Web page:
Public Comment

Northbrae: A Church that Grapples with Earthly Dilemmas

Emily Hancock
Saturday September 15, 2018 - 02:14:00 PM

Heathen at heart, I don’t think of myself as religious. But one summer Sunday, alarmed by firestorms, sudden floods, skies hung low with polluted air, and killer heat waves around the globe, I made a B-line for Northbrae, a church that grapples directly with earthly dilemmas—making this church a rare find.

Unlike conventional churches, Northbrae espouses no particular creed. Instead of affiliating with an established religion, this church stands firmly on its on. It holds as its mentors “Torchbearers” —twenty-six historical figures that embody the upward reach of human nature and the process of spiritual growth. Among these Torchbearers are Noah, Buddha, Confucius, Lao Tse, Mohammed, Florence Nightingale—and Jesus. These figures, whose prophetic voices stand to inform our responses to the dire quandaries that confront us now, are depicted in a stained glass window that stretches the length of the chapel.  

Just beyond those Torchbearer windows, Northbrae has laid a circle of stones on bare earth to honor the Hutchin—Native Americans thought to be the earliest inhabitants of Berkeley. This Sacred Hoop Garden, named for the medicine wheel that symbolizes the never-ending cycle of life, also harbors a columbarium. Sheltered by gray stone walls, the gated garden invites quiet reflection and deep meditation. 

I went straight to Northbrae when the blazes raged this summer because I knew that this church confronts such disasters and their implications head-on. Elements of nature are often woven into the service, particularly by one of Northbrae’s trio of ministers. This senior minister recently chose Walt Whitman’s Song of the Open Road as the text for the Responsive Call to Worship that begins the service. Harking back to the oral tradition, she and the congregation speak alternate lines of the passage aloud.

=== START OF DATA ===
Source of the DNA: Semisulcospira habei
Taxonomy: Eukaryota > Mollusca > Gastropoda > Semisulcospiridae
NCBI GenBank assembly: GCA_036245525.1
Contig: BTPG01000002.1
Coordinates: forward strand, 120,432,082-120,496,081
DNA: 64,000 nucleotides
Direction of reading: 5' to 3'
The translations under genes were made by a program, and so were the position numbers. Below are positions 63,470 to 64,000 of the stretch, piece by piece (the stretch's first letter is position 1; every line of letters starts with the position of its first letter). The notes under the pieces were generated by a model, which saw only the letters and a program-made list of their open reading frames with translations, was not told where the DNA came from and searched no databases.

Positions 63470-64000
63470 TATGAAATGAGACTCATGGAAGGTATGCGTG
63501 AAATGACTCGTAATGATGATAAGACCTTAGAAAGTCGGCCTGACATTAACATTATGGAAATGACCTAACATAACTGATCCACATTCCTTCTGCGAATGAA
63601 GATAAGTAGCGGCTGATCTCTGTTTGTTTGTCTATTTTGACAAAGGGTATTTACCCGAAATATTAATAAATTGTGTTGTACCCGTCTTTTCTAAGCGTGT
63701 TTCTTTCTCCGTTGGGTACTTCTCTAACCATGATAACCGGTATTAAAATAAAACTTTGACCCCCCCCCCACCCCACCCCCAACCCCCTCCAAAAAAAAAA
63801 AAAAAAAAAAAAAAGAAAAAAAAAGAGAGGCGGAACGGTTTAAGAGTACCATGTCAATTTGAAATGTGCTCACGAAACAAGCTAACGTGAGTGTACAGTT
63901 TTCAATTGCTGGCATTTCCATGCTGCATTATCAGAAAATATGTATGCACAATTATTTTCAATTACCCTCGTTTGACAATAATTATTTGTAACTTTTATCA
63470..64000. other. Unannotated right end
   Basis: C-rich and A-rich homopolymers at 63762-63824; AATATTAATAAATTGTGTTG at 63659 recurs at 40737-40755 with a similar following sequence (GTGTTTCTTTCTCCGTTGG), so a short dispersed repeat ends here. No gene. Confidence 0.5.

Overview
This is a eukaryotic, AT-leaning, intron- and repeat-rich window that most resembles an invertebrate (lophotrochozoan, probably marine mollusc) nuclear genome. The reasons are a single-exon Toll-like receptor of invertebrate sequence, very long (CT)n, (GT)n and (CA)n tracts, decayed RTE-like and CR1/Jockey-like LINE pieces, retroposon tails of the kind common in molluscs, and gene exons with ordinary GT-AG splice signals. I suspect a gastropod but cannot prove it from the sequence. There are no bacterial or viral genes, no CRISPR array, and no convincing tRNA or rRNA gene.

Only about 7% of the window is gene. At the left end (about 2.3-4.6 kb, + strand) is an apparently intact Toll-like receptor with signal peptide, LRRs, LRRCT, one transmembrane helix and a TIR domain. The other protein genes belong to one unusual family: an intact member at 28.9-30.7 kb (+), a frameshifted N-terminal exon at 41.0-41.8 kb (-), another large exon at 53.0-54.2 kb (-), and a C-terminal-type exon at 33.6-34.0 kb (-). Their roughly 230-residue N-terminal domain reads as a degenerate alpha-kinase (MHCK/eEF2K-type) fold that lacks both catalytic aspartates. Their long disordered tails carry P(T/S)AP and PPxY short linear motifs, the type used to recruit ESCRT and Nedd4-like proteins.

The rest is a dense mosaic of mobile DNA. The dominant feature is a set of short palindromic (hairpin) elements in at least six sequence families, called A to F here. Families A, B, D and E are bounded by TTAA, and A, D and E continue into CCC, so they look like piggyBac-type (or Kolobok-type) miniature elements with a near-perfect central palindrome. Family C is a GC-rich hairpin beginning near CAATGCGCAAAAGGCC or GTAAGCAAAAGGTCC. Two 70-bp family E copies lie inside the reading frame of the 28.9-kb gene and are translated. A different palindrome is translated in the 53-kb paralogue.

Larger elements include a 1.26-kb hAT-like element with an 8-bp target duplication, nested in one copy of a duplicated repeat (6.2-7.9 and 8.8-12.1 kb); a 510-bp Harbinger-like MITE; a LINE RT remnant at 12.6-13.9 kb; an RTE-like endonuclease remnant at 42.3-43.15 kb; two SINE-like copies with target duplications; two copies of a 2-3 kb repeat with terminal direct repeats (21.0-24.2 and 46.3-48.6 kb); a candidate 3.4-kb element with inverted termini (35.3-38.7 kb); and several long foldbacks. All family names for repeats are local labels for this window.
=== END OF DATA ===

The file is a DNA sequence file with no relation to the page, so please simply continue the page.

Afoot and light-hearted, I take to the open road,” she says, reciting the first line. 

“I inhale great draught of space; the east and west are mine, and the north and the south are mine,” the congregants respond.  

Whoever you are, come travel with me,” the minister intones. 

“However sweet these laid-up stores—however convenient this dwelling, we cannot remain here,” the congregants warn. 

However sheltered this port, and however calm these waters, we must not anchor here,” the minister affirms. 

“We will go where winds blow, waves dash,” answers the congregation. 

Onward! To that which is endless, as it was beginningless,” the minister confirms. 

“To know the universe itself as a road—as many roads—as roads for traveling souls,” the congregants conclude. 

In a riveting sermon on another Sunday, this same minister describes her compelling connection to elements of the Earth itself. “I have felt this connection in the Arctic where the vast spaciousness on barren gravel bars is humbling,” she says. “Equally humbling is to stand at Dead Horse Point in Utah looking down a cliff over a mile deep, with its multiple layers serving as witness to the eons that have gone before. 

“I am not alone in seeing nature as a mirror of God,” she says, speaking directly to the congregation, “but do we see ourselves as soul-mates, stewards, kin of the Earth? Do we listen? Do we hear?”  

Compelled by these questions to grapple with the urgency of Earth’s survival, I am struck by the words of the Hopi elder she quotes: “This is the Eleventh Hour,” he says. “The time for the lone wolf is over. Gather yourselves!” 

Yes, this is the hour. Time is short. Northbrae offers the rare sensibility, the sacred space, and the kinship heathens like me and those of more formal religions seek to listen, to hear—and to gather ourselves to tend to the survival of the earth.  

Northbrae’s services are at 10:30 a.m. on Sundays. The church is located at 941 The Alameda, Berkeley. 

Emily Hancock is the author of The Girl Within (Dutton, Ballantine), and the founder of Moxie Magazine and its online companion, She is currently at work on a memoir.